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  • Writer's pictureLynn Cordall

How to make your garden look good in winter

Many years ago, people used to "put gardens to bed" for winter. Really? yes. All very neat and tidy and lets be honest, a bit boring to look at through the windows over the long dark winter months.

So what's changed? Many things. We now know that leaving plants to, hopefully, die back gracefully, is very beneficial for wildlife (cover and food) and the soil (protects and stop a crusty cap forming v leaving bare soil), but what about the plants? There are many plants and combinations that look great all year along. Planting is what this piece is going to focus on today, specifically the value of grasses in the winter border (or pot).

Yesterday I visited Dunham Massey gardens and they really do a great job of incorporating some great structural perennial grasses an shrubs into their borders. They have designed and planted a specific winter garden, that looks great all through the dark gloomy months.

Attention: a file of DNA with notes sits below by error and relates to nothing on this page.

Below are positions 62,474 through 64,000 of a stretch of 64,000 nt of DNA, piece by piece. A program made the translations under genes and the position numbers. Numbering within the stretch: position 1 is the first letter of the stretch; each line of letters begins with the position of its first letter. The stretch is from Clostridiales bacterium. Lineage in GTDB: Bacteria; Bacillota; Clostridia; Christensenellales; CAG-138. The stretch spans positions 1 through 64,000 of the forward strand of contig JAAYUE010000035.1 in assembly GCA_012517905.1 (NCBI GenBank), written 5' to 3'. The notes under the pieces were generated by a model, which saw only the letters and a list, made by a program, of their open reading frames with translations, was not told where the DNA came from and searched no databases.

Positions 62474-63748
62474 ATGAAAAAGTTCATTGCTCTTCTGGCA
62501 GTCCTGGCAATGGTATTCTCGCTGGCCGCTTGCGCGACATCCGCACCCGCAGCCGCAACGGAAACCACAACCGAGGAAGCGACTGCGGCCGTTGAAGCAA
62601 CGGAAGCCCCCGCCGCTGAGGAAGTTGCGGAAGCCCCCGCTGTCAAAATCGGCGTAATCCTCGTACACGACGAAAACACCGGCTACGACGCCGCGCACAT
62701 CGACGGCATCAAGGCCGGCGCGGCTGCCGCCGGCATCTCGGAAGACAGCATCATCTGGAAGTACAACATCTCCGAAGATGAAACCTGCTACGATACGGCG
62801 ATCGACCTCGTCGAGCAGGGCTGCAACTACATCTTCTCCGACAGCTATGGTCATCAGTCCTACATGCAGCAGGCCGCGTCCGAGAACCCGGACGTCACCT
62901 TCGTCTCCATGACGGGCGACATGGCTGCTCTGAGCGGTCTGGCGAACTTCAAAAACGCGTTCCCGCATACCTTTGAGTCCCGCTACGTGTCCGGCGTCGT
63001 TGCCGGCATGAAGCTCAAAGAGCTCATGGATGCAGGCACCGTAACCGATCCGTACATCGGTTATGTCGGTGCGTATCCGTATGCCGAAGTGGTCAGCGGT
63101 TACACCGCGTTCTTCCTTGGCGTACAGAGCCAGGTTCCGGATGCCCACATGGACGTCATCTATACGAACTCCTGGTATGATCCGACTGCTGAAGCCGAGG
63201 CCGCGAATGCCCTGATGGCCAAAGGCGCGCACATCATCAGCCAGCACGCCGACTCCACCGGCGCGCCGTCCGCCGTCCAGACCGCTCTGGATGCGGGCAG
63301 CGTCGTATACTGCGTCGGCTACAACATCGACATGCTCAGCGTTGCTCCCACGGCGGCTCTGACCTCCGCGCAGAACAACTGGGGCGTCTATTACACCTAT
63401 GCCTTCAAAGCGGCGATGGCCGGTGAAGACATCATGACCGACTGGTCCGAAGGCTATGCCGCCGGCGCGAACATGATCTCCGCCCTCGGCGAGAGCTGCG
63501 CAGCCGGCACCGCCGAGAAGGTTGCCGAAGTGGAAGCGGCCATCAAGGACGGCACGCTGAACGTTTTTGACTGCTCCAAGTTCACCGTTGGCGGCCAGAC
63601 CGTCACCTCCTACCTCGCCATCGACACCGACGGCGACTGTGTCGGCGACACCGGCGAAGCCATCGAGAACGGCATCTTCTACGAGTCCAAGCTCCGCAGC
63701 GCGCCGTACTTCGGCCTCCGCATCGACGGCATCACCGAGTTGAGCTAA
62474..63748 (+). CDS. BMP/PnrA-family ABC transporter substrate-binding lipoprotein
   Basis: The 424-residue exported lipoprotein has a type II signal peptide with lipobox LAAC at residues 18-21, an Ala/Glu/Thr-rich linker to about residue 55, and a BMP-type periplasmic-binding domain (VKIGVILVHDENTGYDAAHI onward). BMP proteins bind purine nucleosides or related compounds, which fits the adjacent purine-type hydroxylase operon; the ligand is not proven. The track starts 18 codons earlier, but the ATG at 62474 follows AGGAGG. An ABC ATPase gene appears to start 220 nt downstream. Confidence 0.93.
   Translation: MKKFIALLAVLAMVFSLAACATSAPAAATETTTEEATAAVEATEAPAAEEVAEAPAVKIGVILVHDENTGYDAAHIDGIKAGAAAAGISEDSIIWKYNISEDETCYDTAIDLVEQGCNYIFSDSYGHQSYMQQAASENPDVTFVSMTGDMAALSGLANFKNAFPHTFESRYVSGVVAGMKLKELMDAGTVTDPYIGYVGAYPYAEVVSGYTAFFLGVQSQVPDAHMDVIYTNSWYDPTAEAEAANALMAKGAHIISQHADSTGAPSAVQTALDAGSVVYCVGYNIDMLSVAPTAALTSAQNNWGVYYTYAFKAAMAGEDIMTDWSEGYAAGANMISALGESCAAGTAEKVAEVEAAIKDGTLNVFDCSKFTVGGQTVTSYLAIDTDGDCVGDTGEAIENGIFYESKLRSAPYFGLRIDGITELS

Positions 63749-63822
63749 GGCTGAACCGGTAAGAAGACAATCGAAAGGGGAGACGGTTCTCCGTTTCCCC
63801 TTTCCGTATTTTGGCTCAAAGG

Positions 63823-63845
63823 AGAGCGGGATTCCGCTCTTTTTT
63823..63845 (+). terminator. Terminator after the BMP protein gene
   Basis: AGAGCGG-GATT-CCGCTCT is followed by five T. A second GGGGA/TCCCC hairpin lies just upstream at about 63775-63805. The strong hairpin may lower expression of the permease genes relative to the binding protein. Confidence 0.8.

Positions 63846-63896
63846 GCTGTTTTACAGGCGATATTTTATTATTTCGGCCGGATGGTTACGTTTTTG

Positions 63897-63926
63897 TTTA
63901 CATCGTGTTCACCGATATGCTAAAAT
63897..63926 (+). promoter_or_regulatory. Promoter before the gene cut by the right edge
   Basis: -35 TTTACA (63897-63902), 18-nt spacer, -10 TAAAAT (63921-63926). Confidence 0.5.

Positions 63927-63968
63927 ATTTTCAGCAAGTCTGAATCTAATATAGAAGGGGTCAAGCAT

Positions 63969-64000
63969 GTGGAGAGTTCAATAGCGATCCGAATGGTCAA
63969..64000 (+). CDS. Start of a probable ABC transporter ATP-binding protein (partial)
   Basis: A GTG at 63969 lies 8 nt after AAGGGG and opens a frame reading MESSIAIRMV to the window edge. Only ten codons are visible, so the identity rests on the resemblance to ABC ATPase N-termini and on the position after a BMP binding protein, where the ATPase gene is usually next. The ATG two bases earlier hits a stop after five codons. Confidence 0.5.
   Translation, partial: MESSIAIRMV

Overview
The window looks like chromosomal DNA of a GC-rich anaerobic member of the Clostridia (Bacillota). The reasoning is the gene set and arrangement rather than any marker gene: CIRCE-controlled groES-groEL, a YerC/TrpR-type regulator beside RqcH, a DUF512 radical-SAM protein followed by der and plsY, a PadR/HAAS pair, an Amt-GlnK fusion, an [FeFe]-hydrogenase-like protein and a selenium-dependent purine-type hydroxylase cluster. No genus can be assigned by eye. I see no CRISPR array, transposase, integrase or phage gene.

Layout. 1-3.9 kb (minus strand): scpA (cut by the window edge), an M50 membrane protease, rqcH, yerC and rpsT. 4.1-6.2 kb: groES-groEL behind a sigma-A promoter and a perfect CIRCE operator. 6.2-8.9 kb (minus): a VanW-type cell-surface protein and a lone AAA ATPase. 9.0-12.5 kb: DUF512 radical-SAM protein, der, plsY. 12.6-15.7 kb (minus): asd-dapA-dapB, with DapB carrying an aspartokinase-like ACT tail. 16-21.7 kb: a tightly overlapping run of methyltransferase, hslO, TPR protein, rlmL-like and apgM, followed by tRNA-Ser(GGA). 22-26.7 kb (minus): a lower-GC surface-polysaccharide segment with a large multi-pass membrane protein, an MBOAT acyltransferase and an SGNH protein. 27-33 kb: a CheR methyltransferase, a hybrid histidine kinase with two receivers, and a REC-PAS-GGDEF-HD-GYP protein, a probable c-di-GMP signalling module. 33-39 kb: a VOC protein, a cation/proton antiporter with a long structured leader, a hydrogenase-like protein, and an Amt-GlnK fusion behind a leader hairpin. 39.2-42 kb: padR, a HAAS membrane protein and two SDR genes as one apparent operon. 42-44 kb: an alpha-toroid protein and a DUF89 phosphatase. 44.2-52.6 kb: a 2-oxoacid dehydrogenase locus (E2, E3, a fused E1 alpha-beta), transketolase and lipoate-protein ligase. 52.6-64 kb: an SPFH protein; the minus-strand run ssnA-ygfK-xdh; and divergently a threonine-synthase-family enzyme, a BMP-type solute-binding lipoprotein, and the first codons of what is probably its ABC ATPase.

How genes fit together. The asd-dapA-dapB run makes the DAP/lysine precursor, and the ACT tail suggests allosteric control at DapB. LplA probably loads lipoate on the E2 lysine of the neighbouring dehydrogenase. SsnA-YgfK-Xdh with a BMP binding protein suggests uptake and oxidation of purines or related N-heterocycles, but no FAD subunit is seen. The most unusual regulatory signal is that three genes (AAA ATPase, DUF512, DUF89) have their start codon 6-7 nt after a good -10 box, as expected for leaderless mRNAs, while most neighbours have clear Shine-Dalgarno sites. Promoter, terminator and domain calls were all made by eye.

Mixed herbaceous borders really are I think, a great contemporary garden solution to all round interest. Mixing grasses, flowering perennial plants, shrubs, bulbs and also topiary ensures interest all year round.

Dunham Massey: Here Carex frosted curls looks amazing against the fabulous Prunus Serrula (Tibetan cherry) tree. The bark not only looks amazing, but feels it too. (A great tree for a small garden as it has beautiful white blossom in spring and amazing autumn coloured leaves and it and doesn't grow too big.( What I call a holy trinity tree for the urban garden)

The tall (and my absolute favourite grass) Calamagrostis brachytricha looks great behind frosted Sedum matrona (now called Hylotelephium, but Sedum they will always be to me). Layered with a smaller grass to the front, this composition will look fabulous in large and small gardens alike.

Grasses mixed with topiary softens and modernises the formal feel of these domes giving a fresh contemporary look that looks good all year.

And finally, back to Dunham Massey, and the flame red Cornus albus siberica. Perhaps best enjoyed if you have a larger garden as they look amazing planted enmasse, and remember to cut them back hard in spring if you are growing them for their stem colour

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